After 11 hours of talks EU Finance Ministers and IMF Managing Director Christine Lagarde failed to reach an agreement on Tuesday to give Greece the next tranche of its bailout package.
European finance ministers concluded the meeting without hosting a press conference or disbursing Greece the next installment payment of an emergency bailout loan that has been delayed for several months due to internal divisions with Greece’s international creditors.
Tuesday’s meeting in Brussels came a day after Moody’s downgraded France’s credit rating, signaling concerns over Europe’s debt crisis which has moved to the periphery in recent weeks as a result of the U.S. presidential election and the follow up attention with the looming “fiscal cliff” in the U.S. budget.
Greece’s Financial Problems
In short, €32.6 billion ($41 billion) loan is needed to be disbursed for Athens to pay its bills and avoid liquidity problems.
Athens has a large repayment due in mid-December.
Euro area finance ministers have been engaged in debating ways to lower Greece’s high level of public debt, which is expected to rise to 190 percent of gross domestic product (GDP) by 2013.
If no action is taken and current policies remain unchanged, Greece’s debt burden will only fall to 144 percent of gross domestic product in 2020.
The IMF is focused on Greece achieving its debt to GDP level of 120% by 2020 and has asked that Greek debt held by the European Central Bank or loans extended by European governments will be written off.
The IMF has previously indicated that additional aid for Athens will have to come from Europe.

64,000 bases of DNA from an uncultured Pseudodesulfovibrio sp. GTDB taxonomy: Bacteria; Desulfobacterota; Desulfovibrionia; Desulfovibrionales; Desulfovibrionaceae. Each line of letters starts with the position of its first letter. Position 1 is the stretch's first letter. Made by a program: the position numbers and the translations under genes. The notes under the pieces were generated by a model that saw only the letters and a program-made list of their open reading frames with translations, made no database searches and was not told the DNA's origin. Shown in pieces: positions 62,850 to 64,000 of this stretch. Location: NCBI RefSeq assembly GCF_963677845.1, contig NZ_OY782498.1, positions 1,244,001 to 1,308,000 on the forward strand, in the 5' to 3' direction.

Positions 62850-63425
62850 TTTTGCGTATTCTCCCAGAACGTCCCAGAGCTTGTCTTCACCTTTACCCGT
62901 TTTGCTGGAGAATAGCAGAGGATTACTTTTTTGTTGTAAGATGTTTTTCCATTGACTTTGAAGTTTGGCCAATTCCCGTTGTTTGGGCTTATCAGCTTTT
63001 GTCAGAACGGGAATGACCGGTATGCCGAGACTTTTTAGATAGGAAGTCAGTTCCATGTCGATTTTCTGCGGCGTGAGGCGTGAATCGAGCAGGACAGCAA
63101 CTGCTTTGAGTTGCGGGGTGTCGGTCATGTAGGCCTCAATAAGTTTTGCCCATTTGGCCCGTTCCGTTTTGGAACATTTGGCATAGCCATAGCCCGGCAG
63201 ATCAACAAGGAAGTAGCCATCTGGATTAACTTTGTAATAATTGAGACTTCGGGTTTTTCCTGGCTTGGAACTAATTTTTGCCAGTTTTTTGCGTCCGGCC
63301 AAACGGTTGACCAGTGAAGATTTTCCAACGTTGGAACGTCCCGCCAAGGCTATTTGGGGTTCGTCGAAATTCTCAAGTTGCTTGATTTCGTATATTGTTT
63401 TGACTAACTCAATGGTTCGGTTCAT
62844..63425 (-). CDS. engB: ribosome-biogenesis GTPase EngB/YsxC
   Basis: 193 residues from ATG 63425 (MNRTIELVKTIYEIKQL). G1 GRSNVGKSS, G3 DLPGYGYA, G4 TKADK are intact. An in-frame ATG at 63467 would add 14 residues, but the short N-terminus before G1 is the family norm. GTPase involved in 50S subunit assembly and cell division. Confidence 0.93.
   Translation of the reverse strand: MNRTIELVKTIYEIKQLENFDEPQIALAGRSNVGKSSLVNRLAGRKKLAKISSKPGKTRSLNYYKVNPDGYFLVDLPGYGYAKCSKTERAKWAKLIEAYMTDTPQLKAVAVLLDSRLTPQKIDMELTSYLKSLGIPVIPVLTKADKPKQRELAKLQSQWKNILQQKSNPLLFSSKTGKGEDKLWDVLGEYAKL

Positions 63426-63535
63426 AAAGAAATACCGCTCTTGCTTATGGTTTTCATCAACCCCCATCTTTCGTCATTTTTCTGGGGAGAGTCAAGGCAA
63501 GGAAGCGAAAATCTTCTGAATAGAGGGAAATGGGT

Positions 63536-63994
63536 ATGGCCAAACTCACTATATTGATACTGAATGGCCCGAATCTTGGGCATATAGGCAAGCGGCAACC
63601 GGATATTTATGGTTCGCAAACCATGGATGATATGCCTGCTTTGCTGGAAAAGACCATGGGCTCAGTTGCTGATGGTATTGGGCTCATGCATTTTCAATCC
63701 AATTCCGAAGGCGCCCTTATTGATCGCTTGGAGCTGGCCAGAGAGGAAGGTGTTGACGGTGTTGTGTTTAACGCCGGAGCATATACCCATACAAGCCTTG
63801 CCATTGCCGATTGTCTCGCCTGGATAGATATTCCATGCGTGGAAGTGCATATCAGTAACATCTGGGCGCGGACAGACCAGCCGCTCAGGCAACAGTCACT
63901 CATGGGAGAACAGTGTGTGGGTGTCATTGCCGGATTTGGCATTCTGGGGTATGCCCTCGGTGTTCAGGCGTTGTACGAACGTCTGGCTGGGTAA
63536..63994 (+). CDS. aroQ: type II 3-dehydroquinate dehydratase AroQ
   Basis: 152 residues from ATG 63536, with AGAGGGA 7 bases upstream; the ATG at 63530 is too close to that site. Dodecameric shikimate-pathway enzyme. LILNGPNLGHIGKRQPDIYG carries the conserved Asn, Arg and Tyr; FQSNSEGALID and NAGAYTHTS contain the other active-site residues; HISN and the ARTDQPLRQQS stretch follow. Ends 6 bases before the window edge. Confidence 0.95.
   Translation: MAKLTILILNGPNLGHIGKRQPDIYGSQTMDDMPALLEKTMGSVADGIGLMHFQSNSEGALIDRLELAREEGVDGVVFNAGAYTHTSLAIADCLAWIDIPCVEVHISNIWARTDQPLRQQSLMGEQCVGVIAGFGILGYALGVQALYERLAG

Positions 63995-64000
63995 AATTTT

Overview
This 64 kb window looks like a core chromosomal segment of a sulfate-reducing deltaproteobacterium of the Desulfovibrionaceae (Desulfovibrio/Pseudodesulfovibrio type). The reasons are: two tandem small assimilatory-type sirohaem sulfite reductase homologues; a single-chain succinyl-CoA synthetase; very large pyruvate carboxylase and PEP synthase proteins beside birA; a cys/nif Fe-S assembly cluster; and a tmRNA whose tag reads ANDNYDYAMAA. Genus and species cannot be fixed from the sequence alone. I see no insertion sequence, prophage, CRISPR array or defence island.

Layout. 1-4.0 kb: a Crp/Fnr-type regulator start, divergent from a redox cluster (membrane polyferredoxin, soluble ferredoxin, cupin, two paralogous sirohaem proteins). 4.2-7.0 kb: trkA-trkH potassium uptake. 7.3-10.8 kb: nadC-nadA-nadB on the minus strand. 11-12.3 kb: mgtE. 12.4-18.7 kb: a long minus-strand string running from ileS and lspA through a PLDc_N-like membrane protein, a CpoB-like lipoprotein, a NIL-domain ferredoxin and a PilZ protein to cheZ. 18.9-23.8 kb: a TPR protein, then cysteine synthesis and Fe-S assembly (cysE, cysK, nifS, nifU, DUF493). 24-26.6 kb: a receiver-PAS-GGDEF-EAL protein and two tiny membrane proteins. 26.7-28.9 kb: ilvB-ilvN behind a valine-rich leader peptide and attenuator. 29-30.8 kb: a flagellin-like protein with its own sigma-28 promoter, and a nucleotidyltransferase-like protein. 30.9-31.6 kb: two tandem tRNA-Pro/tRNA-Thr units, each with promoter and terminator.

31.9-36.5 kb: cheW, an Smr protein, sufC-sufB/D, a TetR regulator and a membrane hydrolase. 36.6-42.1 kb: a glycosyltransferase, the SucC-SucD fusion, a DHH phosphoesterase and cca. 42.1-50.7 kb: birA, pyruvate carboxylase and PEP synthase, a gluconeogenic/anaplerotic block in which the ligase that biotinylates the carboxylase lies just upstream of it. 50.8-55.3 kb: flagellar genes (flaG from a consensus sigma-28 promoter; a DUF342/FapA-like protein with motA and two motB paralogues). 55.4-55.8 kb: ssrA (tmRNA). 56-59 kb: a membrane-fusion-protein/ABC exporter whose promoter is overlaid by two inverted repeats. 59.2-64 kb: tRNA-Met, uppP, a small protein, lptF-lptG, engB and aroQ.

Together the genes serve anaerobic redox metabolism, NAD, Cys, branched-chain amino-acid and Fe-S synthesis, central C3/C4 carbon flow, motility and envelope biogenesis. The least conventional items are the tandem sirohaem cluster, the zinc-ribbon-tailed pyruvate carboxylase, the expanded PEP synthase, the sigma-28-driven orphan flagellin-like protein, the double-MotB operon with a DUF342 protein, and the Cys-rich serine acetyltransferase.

But European governments in the Euro group, led by Germany, refuses to write off Greece’s large loans, explaining it as illegal.
Instead Eurogroup finance ministers want to grant Greece two extra years, to 2022, to bring its debt to 120% of GDP.
The real problem at the center of the conflict lies with two complicated matters: plugging a funding gab and achieving a sustainable debt path for Athens.
Recently, EU finance ministers in the Eurogroup gave Greece’s government two more years to meet its budgetary target.
Rather than achieving a primary surplus (not counting the servicing debt) of 4.5 percent of GDP by 2014, Greece now has until 2016 to meet its target.
However, the two year delay until 2016 means that Athens is expected to need an additional €32.6 billion in bailout funds in addition to the €240 billion that the “troika” ( European Commission, the IMF and the European Central Bank) has already pledged to keep Greece’s government afloat.
Granting Athens two extra years carries the added risk that it will take longer for Greece to reduce its debt load to 120 percent of GDP by 2020.
Despite the magnitude of the financial challenges, there remains a level of optimism that a deal will be worked out in the near future to close the funding gap.
“We have a series of options on the table on how to close the financing gap,” German Finance Minister Wolfgang Schaeuble told reporters following Tuesday’s meeting in Brussels.
The chairman of the Eurogroup, Jean-Claude Juncker, said after the meeting that they would meet again on Monday November 26th.